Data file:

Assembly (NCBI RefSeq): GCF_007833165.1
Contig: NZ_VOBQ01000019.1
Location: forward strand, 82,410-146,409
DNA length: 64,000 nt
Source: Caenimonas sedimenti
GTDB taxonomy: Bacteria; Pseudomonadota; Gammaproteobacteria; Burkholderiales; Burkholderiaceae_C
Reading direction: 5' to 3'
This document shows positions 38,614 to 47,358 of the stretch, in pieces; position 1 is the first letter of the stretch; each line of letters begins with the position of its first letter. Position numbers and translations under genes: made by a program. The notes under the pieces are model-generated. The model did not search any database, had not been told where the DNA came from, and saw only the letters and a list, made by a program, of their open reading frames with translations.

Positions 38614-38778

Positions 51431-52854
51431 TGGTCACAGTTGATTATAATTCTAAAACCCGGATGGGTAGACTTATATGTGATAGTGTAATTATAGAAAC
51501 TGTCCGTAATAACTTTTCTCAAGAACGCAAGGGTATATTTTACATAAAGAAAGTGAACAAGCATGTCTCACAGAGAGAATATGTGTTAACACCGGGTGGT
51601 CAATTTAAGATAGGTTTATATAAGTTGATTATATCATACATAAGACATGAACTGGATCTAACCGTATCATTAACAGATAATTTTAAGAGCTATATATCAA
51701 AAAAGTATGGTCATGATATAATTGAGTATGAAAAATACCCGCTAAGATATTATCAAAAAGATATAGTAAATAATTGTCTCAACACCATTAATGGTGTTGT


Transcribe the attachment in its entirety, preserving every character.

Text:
Assembly (NCBI RefSeq): GCF_007833165.1
Contig: NZ_VOBQ01000019.1
Location: forward strand, 82,410-146,409
DNA length: 64,000 nt
Source: Caenimonas sedimenti
GTDB taxonomy: Bacteria; Pseudomonadota; Gammaproteobacteria; Burkholderiales; Burkholderiaceae_C
Reading direction: 5' to 3'
This document shows positions 38,614 to 47,358 of the stretch, in pieces; position 1 is the first letter of the stretch; each line of letters begins with the position of its first letter. Position numbers and translations under genes: made by a program. The notes under the pieces are model-generated. The model did not search any database, had not been told where the DNA came from, and saw only the letters and a list, made by a program, of their open reading frames with translations.

Positions 38614-38778

Positions 51431-52854
51431 TGGTCACAGTTGATTATAATTCTAAAACCCGGATGGGTAGACTTATATGTGATAGTGTAATTATAGAAAC
51501 TGTCCGTAATAACTTTTCTCAAGAACGCAAGGGTATATTTTACATAAAGAAAGTGAACAAGCATGTCTCACAGAGAGAATATGTGTTAACACCGGGTGGT
51601 CAATTTAAGATAGGTTTATATAAGTTGATTATATCATACATAAGACATGAACTGGATCTAACCGTATCATTAACAGATAATTTTAAGAGCTATATATCAA
51701 AAAAGTATGGTCATGATATAATTGAGTATGAAAAATACCCGCTAAGATATTATCAAAAAGATATAGTAAATAATTGTCTCAACACCATTAATGGTGTTGT